• 1 cup diced tomato, no peel or seeds


  1. Peel and dice onions.
  2. Oil skillet and place over medium-high heat.
  3. Add onions with a bit of salt and pepper. Stir until very soft, 15 minutes or more.
  4. Mix in curry powder, stir for one minute.
  5. Pour in coconut milk and cook for two minutes, stirring lightly.
  6. Add meat of choice and cook for another 3 to 6 minutes.
  7. Stir in tomato and cook for another minute.
  8. Serve over rice.

Recipe adapted from cooking.nytimes.comii

Health Tip of the Week

Avoid Falling Back When Springing Forward

Getting used to the clocks shifting back and forth during the onset and conclusion of daylight saving time can throw many of us for a loop, not to mention that “springing forward” tends to be more difficult than “falling back.” It can take longer than we expect to adjust not only a one-hour time change, but also disruptions to our meal, fitness, work, social, and sleep routines. So, how can you combat this? Here are a few tips that may help.

  • Gradually prepare for the time change the week before. Try to shift as much as your routine “forward” by 10 minutes each day.
  • Manage your environmental lighting as much as possible. Try to get more light in the morning (to suppress your body’s natural sleep hormones) and as little in the evening as possible, especially approaching bedtime and during the night.
  • Try to avoid napping, if possible. While it can be really tempting to “catch up” with your lost hour, until you’re adjusted, napping could slow your period of adapting to the new schedule.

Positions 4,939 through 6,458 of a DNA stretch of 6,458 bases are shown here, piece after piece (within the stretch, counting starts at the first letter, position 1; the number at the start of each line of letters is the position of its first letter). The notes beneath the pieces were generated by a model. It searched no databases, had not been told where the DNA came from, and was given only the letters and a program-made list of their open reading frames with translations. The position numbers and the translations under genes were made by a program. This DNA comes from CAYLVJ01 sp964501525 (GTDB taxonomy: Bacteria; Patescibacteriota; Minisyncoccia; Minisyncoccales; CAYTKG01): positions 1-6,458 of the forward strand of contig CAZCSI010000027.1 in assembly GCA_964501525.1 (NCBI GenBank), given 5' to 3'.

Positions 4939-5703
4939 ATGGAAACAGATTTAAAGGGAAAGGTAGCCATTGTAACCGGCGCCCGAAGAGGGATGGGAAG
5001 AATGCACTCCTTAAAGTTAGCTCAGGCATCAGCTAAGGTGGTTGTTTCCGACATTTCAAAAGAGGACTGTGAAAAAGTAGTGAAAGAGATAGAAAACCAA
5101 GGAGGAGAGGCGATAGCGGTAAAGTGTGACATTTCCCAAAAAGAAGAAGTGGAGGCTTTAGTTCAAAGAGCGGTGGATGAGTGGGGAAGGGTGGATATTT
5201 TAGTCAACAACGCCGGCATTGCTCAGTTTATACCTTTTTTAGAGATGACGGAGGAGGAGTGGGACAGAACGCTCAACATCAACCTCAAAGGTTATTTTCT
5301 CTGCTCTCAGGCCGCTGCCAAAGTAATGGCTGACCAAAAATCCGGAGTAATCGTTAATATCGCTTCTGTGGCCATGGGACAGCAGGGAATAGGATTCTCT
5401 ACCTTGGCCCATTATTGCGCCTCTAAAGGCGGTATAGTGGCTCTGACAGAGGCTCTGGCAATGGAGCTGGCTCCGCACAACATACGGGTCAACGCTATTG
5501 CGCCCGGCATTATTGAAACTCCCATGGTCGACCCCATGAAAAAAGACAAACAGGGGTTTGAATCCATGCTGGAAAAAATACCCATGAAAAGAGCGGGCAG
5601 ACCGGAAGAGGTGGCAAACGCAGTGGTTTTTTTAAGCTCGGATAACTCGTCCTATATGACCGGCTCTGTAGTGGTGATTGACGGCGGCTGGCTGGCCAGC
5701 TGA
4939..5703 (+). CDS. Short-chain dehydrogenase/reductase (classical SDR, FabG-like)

Don’t let losing an hour slow you down. Taking some proactive measures may just help you ease into the transition better than you think.

Tip adapted from WebMD.comiii

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The views expressed herein are exclusively those of Efficient Advisors, LLC (‘EA’), and are not meant as investment advice and are subject to change. All charts and graphs are presented for informational and analytical purposes only. No chart or graph is intended to be used as a guide to investing. EA portfolios may contain specific securities that have been mentioned herein. EA makes no claim as to the suitability of these securities. Past performance is not a guarantee of future performance. Information contained herein is derived from sources we believe to be reliable, however, we do not represent that this information is complete or accurate and it should not be relied upon as such. All opinions expressed herein are subject to change without notice. This information is prepared for general information only. It does not have regard to the specific investment objectives, financial situation and the particular needs of any specific person who may receive this report. You should seek financial advice regarding the appropriateness of investing in any security or investment strategy discussed or recommended in this report and should understand that statements regarding future prospects may not be realized. You should note that security values may fluctuate and that each security’s price or value may rise or fall. Accordingly, investors may receive back less than originally invested. Investing in any security involves certain systematic risks including, but not limited to, market risk, interest-rate risk, inflation risk, and event risk. These risks are in addition to any unsystematic risks associated with particular investment styles or strategies.

The articles and opinions expressed in this newsletter were gathered from a variety of sources, but are reviewed by Ballentine Capital Advisors prior to its dissemination. All sources are believed to be reliable but do not constitute specific investment advice. In all cases, please contact your investment professional before making any investment choices.

Securities through Triad Advisors, LLC, Member FINRA/SIPC. Advisory services through Ballentine Capital Advisors, Inc. Triad Advisors and Ballentine Capital Advisors are not affiliated entities.